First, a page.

The Importance of Changing First in Partnerships

In relationships with romantic partners, we inevitably get disappointed. Life didn’t offer most of us a class on how to live in a harmonious community with others. We approach disappointment and conflict as most people do… by blaming our partners. We build dysfunctional narratives about who our partners are or who they must be. All as a result of the frustrating things we witness within them. We might go to our friends with complaints about our partner and they might say, “That’s really annoying, I could never stay with someone who did that to me.” Dialogues like this only fuel our anger and resentment towards our beliefs that we are right in our partnerships. We believe that we deserve different words, behaviors, or actions that are more in line with what we believe. 

Here’s a secret:

Everyone is right in matters of the heart. The good news is that you’re right. The “bad” news is that… so is your partner. 

Most of us make very sensical arguments that, because they’re coming from our lived experiences, are always going to be right. Partner A is upset that Partner B doesn’t want to have physical intimacy. Partner B is upset that Partner A doesn’t put enough energy into nurturing emotional intimacy. No one is right and no one is wrong. The real culprit is doing work that it takes to unpack these relational dynamics and come to conclusions that satisfy both parties enough

So what can you do when conflict comes up? 

Change first

“Why should I have to change first? I’ve dealt with this long enough. It’s clear my partner doesn’t care enough to be changing…” You might be wondering these questions. 

The truth of it is that: 

1. You are the only person that you can change. You cannot and will not force anyone to change (and dynamics that attempt this often lead to burnout or deep resentment of each other). 

2. You have the power to become a person that acts in accordance with your values and to become the type of partner you want to be. If you’re acting in such a way that makes you curious about whether you’d be happy being with you in a partnership… changing your own words, behaviors, actions, feels like a great place to start.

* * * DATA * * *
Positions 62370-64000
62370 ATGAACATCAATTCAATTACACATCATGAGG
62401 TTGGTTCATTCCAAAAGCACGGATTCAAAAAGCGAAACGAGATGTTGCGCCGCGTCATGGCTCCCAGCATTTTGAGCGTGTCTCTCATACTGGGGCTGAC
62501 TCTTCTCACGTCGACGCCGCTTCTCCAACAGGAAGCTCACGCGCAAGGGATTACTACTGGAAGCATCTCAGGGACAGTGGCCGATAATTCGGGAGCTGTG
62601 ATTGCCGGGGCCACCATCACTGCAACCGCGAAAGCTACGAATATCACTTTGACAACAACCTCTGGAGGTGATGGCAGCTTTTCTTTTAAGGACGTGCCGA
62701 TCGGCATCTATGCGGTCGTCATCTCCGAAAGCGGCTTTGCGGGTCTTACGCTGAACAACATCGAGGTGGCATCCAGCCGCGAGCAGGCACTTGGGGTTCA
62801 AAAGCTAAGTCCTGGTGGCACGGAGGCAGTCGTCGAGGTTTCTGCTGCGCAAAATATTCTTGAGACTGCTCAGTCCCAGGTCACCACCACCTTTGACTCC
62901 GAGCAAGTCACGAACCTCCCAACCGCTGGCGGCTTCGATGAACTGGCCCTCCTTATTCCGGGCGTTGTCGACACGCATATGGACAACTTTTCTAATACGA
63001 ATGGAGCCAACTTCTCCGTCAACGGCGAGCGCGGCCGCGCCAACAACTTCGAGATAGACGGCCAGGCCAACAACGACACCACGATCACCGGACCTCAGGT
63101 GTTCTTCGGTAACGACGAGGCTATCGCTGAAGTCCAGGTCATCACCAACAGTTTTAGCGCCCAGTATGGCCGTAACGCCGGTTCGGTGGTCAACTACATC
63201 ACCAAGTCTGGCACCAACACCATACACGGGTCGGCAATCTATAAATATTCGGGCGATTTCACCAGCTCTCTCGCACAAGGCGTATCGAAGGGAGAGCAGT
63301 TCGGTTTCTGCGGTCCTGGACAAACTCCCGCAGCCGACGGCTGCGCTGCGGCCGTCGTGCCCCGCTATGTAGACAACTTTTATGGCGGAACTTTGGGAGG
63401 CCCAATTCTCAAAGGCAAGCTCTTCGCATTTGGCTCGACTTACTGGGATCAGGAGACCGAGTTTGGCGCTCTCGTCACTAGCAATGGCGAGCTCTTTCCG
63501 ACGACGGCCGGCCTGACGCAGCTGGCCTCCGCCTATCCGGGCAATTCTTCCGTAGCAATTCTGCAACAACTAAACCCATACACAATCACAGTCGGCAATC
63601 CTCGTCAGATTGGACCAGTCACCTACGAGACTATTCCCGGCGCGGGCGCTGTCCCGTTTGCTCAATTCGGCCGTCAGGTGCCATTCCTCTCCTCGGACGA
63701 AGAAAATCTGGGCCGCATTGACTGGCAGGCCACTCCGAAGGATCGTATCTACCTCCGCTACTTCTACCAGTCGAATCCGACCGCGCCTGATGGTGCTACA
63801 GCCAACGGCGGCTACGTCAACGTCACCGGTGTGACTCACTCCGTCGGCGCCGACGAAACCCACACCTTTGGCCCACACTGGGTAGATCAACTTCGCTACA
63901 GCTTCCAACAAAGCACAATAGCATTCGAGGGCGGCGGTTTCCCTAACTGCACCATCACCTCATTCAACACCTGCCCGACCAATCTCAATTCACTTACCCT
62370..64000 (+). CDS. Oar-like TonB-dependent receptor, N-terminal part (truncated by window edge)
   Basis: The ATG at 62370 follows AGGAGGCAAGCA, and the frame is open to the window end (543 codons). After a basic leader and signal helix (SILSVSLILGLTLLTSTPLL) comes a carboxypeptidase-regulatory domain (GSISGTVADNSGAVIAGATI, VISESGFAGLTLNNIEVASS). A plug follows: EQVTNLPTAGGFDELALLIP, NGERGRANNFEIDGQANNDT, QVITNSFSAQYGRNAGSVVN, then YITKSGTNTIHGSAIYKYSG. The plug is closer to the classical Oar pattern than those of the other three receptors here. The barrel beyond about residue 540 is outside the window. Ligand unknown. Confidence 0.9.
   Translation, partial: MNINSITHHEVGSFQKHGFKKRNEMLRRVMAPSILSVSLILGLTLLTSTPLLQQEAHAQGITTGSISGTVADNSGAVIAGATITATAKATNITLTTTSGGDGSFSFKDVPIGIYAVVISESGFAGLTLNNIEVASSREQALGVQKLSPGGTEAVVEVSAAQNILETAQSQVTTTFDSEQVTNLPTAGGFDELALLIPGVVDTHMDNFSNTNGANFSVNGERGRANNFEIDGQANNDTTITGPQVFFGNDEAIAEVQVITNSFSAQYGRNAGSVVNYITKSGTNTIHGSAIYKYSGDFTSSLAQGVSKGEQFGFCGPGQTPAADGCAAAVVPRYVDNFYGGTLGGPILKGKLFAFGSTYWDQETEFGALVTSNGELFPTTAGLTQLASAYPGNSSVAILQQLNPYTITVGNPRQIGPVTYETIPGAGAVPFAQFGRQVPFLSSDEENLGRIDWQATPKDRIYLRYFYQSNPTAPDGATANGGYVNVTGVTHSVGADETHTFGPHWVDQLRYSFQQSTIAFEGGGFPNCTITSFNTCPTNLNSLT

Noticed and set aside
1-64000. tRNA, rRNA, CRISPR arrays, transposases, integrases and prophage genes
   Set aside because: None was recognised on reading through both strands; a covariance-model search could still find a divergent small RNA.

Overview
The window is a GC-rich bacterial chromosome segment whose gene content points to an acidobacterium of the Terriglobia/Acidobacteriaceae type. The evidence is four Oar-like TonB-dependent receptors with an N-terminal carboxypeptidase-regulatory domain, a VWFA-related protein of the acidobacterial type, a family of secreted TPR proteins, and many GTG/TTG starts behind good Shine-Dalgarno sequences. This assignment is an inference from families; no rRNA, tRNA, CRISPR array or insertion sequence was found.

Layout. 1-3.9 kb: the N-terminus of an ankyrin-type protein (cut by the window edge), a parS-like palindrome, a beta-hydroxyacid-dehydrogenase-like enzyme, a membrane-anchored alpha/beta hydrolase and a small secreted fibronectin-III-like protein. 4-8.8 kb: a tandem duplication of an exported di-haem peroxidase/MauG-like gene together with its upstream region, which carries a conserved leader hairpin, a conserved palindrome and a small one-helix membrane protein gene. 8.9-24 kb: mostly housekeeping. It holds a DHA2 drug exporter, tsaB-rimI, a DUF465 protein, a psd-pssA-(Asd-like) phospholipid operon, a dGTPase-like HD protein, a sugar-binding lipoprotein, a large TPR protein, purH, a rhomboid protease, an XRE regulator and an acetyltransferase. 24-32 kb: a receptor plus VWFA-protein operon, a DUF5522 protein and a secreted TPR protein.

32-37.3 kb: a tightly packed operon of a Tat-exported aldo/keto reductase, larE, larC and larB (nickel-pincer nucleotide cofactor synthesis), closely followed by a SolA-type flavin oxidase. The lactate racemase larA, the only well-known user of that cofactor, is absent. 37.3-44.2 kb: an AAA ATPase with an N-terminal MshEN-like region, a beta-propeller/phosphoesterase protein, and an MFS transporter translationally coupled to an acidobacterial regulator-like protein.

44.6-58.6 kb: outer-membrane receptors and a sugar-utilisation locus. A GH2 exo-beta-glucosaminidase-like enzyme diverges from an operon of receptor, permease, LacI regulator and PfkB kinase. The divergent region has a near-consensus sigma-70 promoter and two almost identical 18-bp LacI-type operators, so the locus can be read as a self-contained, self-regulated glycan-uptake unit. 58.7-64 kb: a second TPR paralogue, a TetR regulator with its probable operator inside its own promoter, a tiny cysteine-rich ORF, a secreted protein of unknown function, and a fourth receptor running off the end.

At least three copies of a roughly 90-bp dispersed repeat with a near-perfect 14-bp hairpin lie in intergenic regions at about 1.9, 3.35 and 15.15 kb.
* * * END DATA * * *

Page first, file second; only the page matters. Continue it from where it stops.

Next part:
3. If you’re in a conflict that is gridlocked (a conflict that you keep returning to that you simply cannot get past on your own), you will never change the conflict without some action on your own. 

Why Change First

When you change first, you allow for a different dynamic to change the course of the outcome. Let’s say you’re upset that your partner hasn’t done anything to help you fix the broken garbage disposal. Realistically, you can either 1. Continue to voice your unhappiness that this hasn’t

been done by your partner yet, and ultimately become a broken record by reiterating the same hope without taking a new action (and grow in frustration yourself for having to repeat yourself) or 2. Decide that you’ll take matters into your own hands and hire someone to help you. Or learn some methods yourself. By taking matters into your hands, you’ve fixed the problem at hand that is causing distress and you’ve changed the course of the outcome by not continuing to voice dissatisfaction over and over. 

Of course, it’s a hope that everyone is in a partnership where they can reasonably assume that their partners’ preferences are cared for. But, the ability to recognize that we’re only human is crucial. Often, many of us lead busy lives where it’s hard to fully commit to doing what our partner is asking of us. The ability to extend grace to our partners in certain areas and take matters into our own hands by choosing to change first is difficult. It is also what will give us the power to change patterns in relationships, and therefore, create new functional outcomes. 

Lerner, Harriet. Marriage Rules: A Manual for the Married and the Coupled Up. 2012

Article written by Caroline Quintanilla, LCSW, a licensed Chicago therapist who specializes in treating a variety of mental health disorders with evidence based treatments. To schedule an appointment with her or one of our other therapists, contact intake@cityscapecounseling.com

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